2.  Idzik explained that “[a] visit would be bringing someone in. You may conduct a physical exam, an interview, and not do any on-field work.”

3.  RCW 51.52.115 states, in pertinent part:The hearing in the superior court shall be de novo, but the court shall not receive evidence or testimony other than, or in addition to, that offered before the board or included in the record filed by the board in the superior court as provided in RCW 51.52.110․ In all court proceedings under or pursuant to this title the findings and decision of the board shall be prima facie correct and the burden of proof shall be upon the party attacking the same. If the court shall determine that the board has acted within its power and has correctly construed the law and found the facts, the decision of the board shall be confirmed.

4.  While decisions of the BIIA are not binding on this court, we accord substantial weight to the Department's interpretation of regulations within its area of expertise. Postema v. Pollution Control Hearings Bd., 142 Wn.2d 68, 77, 11 P.3d 726 (2000).

5.  For the first time in his reply brief, Robinson cites Bolin v.. Kitsap County, 114 Wn.2d 70, 785 P.2d 805 (1990), to argue the Seahawks' right to control establishes an employment relationship. Bolin is distinguishable. In Bolin, because a juror's “entire service was involuntary,” the court held that the Novenson two-prong test did not apply. Bolin, 114 Wn.2d at 73–77.

6.  Further, reimbursement for incidental expenses like travel and food is not sufficient to transform that individual into an employee for purposes of the IIA. See Doty v. Town of S. Prairie, 155 Wn.2d 527, 542–45, 120 P.3d 941 (2005) (holding the stipend paid to volunteer firefighters constituted reimbursement for expenses incurred in performing assigned duties and did not render a volunteer an employee under the IIA).

7.  Finding of Fact 16 states, “The Seahawks did not pay Mr. Robinson wages or per diem, but they paid for his air-fare, transportation, lodging and provided him food while at the tryout during the minicamp.” Conclusions of Law 5 states, “RCW 51.08.178 is not applicable to the facts in this case.”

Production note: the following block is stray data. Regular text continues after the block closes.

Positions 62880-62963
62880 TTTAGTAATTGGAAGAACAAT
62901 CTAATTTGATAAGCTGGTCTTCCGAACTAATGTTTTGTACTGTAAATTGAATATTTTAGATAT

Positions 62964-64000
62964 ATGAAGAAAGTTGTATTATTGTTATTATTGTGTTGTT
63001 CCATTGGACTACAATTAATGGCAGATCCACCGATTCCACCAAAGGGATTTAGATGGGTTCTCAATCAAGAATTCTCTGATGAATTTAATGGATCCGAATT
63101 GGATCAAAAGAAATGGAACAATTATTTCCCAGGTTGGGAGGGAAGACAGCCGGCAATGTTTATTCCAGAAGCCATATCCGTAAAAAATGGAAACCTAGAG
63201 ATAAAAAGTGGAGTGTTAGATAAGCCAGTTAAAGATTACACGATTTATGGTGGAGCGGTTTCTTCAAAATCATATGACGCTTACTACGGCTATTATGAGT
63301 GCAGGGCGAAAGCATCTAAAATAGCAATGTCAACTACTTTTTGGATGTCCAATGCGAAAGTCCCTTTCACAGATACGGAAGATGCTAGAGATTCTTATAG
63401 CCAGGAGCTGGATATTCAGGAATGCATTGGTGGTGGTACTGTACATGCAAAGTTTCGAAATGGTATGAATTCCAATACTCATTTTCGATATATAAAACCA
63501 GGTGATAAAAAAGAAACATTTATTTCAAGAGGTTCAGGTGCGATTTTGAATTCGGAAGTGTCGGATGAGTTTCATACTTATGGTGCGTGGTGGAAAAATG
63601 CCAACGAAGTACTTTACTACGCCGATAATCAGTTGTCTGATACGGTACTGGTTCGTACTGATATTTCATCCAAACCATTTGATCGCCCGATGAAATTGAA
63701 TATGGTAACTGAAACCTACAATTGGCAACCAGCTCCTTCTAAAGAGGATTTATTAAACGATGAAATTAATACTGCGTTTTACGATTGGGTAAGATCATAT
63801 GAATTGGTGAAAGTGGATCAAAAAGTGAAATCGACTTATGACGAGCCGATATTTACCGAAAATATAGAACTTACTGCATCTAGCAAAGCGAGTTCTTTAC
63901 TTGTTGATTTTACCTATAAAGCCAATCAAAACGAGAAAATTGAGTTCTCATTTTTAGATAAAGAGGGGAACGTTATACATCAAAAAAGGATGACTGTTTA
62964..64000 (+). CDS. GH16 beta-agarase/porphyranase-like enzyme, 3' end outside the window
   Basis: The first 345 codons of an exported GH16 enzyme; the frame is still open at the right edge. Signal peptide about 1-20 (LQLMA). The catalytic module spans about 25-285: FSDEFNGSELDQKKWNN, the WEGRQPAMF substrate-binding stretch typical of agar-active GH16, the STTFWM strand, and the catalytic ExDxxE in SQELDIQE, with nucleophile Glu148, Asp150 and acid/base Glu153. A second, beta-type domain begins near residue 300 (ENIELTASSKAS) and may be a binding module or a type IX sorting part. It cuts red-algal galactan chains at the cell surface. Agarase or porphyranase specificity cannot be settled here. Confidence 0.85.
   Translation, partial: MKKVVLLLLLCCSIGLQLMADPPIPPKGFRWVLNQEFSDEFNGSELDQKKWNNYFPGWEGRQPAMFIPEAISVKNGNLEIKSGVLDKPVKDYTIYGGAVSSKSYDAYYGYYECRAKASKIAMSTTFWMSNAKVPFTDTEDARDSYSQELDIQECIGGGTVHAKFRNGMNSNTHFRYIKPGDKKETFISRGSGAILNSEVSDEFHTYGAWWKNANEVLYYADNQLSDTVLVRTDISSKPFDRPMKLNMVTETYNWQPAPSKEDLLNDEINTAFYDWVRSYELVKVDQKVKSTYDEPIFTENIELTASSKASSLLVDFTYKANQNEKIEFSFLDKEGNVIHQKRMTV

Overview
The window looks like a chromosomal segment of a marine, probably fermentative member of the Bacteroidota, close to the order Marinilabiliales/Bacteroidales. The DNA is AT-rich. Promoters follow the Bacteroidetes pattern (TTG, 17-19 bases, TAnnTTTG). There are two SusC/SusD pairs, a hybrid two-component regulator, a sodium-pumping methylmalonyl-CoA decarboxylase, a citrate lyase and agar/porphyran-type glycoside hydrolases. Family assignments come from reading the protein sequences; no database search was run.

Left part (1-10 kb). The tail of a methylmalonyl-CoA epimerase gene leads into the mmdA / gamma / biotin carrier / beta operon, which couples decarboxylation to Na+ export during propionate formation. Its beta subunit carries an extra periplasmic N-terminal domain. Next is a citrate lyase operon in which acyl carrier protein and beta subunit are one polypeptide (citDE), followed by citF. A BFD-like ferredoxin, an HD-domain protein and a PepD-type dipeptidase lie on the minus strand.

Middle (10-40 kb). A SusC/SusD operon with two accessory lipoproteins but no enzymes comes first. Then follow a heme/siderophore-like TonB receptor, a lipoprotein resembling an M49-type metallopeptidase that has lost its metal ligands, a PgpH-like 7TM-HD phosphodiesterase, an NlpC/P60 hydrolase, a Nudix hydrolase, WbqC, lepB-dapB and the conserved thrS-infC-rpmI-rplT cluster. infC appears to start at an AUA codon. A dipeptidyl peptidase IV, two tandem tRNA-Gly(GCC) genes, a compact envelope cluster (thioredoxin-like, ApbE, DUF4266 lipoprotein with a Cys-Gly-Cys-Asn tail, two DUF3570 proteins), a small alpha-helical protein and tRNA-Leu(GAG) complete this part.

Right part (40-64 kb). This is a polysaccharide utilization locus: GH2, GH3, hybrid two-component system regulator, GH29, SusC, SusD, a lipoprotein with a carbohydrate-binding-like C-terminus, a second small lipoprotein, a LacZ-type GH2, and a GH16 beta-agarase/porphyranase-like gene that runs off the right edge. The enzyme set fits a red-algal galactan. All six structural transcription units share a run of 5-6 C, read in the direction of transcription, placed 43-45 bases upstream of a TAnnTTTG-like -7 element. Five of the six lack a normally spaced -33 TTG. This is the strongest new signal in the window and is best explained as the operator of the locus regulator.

8.  In Smith, the claimant applied for a job as a lamp polisher. Neither wages nor hours were discussed but a manager said that “he would try him out.” Smith, 168 N.Y.S.2d at 765–66. The claimant was injured while polishing a lamp. After the accident, the employer admitted “that it was the employer, that claimant was employed as a polisher, and that claimant was being given a trial to test experience to establish base pay.” Smith, 168 N.Y.S.2d at 765–66. The court held that where the undisputed facts show “a tryout involves an operation that would be ordinarily viewed as hazardous,” under New York law, an employment relationship exists. Smith, 168 N.Y.S.2d at 766.In Laeng, the claimant was injured during a physical agility test that was part of a tryout for the position of refuse crew worker with the city. Laeng, 494 P.2d at 2. Under California law, “employee” is defined as “ ‘every person in the service of an employer under any appointment or contract of hire or apprenticeship, express or implied, oral or written.’ “ Laeng, 494 P.2d at 4 (quoting Cal. Labor Code, § 3351). “ ‘Any person rendering service for another, other than as an independent contractor, or unless expressly excluded herein, is presumed to be an employee.’ “ Laeng, 494 P.2d at 4 (quoting Cal. Labor Code, § 3357). The court concluded that the claimant was entitled to workers' compensation because his injury was incurred in the performance of a “potentially hazardous” task in the service of, and for the benefit of, the employer. Laeng, 494 P.2d at 9.

SCHINDLER, J.

WE CONCUR: COX, J., GROSSE, J.P.T.